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Real Interest Rate

Econ Focus
Second Quarter 2015
Jargon Alert
jigsaw puzzle of money
jargon alert

Illustration by Timothy Cook

When baseball great Yogi Berra noted that "a nickel ain't worth a dime anymore," he was restating a central fact of economics: Inflation erodes the purchasing power of money. By extension, we need to adjust interest rates for inflation to understand their value over time. The nominal interest rate is the stated rate you pay on a loan, or that a bank pays on a deposit. The real interest rate is the nominal rate adjusted for the change in purchasing power over time, or inflation. The real interest rate is what truly affects borrowing, lending, and investment.

One of the first economists to closely examine the interaction between interest rates and inflation was Irving Fisher (1867-1947). He concluded that inflation and nominal rates are closely associated: When the money supply goes up, both inflation and the nominal interest rate rise in the long run, a relationship known as the Fisher effect.

Even though inflation and nominal rates are closely tied, real and nominal interest rates can diverge, namely, when prices change quickly and dramatically. For example, when U.S. inflation (as measured by the consumer price index) began picking up in 1973, nominal interest rates went up while real rates fell, as inflation rose more quickly than nominal rates. Real interest rates fell below zero and generally stayed there until 1980, when nominal rates (as measured by the three-month Treasury bill) reached 15 percent. Then inflation finally began to fall. By autumn 1983, the real interest rate had risen to more than 4 percent (compared with a 9 percent nominal interest rate), as inflation fell more rapidly than nominal interest rates.

Conversely, deflation will push real interest rates above nominal interest rates. Japan has held nominal interest rates near zero since the mid-1990s, while its economy has gone through spells of deflation. In 2013, for example, when the average bank deposit interest rate was 0.5 percent, Japan's real interest rate reached 1.9 percent, according to the World Bank. In such cases, economists become concerned that relatively high real interest rates will dampen growth in an environment that is already trending toward deflation.

The real interest rate reflects the true return on savings as well as the true cost of investment and therefore is the key rate that influences the economy. For example, an investor assessing a capital investment decision makes that calculation by adjusting the rate of return for expected inflation. However, as many economists, including former Fed Chairman Ben Bernanke, point out, monetary policy does not determine the real interest rate in the long run. Rather, a range of factors, including an economy’s potential for growth and the productivity of its workforce, establish the real rate over the medium to long term. Under a concept introduced in 1898 by the Swedish economist Knut Wicksell, this long-run rate is where the real interest rate settles when labor and capital are fully utilized, a condition known as the equilibrium or "natural" interest rate. In a robust economy, the equilibrium rate is high because the return on investment is high, while the opposite holds in a sluggish economy. For central bankers, Bernanke argued recently on his blog, the goal is to influence market rates so that they match up with the equilibrium rate.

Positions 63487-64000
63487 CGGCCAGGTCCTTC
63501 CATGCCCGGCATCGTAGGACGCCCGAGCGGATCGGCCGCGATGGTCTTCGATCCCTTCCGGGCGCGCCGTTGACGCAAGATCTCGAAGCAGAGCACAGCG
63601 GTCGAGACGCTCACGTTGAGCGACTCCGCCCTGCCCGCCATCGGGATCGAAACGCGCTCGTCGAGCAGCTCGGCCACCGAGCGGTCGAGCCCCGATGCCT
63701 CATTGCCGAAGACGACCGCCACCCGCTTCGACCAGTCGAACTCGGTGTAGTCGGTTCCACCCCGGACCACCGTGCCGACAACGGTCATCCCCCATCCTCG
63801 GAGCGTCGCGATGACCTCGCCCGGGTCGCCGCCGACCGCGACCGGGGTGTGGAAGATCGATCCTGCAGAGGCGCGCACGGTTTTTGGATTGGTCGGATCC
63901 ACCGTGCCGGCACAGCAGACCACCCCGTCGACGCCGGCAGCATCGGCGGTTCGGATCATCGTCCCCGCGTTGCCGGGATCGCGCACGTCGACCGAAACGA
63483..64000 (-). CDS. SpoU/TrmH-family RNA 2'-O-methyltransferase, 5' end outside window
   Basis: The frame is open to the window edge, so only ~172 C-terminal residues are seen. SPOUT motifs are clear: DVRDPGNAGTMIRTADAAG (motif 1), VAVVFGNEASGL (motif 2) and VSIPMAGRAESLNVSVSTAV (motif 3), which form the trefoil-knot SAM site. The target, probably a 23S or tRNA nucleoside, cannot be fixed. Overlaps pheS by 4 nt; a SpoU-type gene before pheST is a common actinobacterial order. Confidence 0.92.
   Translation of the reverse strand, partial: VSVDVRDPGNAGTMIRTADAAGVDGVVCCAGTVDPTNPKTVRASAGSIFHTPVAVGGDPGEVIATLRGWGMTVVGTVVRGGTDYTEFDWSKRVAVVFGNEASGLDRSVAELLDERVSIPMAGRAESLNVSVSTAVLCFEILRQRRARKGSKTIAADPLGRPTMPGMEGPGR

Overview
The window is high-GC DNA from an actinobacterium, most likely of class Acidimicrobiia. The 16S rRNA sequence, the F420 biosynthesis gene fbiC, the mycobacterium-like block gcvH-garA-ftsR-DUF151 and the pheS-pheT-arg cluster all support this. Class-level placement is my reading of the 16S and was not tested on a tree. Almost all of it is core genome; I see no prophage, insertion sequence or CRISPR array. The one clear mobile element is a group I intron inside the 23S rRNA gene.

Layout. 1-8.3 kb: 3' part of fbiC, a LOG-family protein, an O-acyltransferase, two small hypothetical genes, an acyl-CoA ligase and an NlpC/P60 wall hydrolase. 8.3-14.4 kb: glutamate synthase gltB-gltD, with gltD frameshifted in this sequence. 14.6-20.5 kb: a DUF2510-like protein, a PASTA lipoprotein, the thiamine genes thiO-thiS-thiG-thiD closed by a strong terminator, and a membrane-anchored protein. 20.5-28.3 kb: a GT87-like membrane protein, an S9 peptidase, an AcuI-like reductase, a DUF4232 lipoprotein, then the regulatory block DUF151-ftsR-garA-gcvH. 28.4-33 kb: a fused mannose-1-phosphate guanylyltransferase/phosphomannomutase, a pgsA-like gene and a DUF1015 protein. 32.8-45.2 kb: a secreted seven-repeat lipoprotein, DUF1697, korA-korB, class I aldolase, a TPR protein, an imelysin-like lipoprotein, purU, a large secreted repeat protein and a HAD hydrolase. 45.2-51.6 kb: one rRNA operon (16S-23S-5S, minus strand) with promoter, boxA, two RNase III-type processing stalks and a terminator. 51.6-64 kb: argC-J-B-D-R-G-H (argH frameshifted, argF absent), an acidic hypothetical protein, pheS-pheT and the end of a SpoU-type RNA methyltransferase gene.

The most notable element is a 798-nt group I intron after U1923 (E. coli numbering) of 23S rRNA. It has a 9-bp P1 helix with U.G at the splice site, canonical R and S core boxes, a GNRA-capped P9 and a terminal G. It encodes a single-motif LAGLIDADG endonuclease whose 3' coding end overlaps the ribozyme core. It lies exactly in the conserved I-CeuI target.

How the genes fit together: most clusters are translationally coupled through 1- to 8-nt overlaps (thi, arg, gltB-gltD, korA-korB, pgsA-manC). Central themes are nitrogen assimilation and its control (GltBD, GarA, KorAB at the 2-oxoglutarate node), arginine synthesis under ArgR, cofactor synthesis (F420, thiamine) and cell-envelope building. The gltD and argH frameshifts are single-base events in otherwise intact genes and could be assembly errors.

Today, economists are engaged in a debate over how to measure the equilibrium rate, including which variables to use and how to disentangle long-run factors from short-term ones. Richmond Fed economists Thomas Lubik and Christian Matthes recently analyzed three variables — real gross domestic product growth, the core personal consumption expenditures inflation rate (adjusted for energy- and food-price fluctuation), and the real interest rate — and found that the natural rate has fallen from about 3.5 percent in the early 1980s to 0.5 in the second quarter of 2015, while never dropping below zero. In their calculation, the natural rate has stayed above the real rate since 2009, which can support the idea that monetary policy may have been too loose.

While the best measure of the real natural rate is under debate, a longer-term trend is clear: Both real and nominal rates have been falling across the globe. Some drivers are transitory factors tied to the financial crisis response, such as quantitative easing policies (which lowered long-term bond yields) and private-sector deleveraging (which dampened consumption). But this drop started well before 2008 (in some countries, it began as early as the 1980s) and has also affected long-term rates. For these reasons, argue some economists, the trend is a sign of factors that are bound to persist for a while. Possible explanations include expectations of sluggish long-term growth, especially in China, and slowing global productivity. Demographics are also in play, as aging populations save more and spend less. Meanwhile, Bernanke has pointed to a "savings glut" in emerging markets, especially in Asia, while former Treasury Secretary Lawrence Summers has argued that a trend known as "secular stagnation" is at work, in which aggregate global demand has become suppressed. In short, the persistence of low rates can be a good thing — cheaper borrowing for public and private investment, for example — but it could also be a symptom of underlying economic fragility.

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David A. Price (804) 697-8018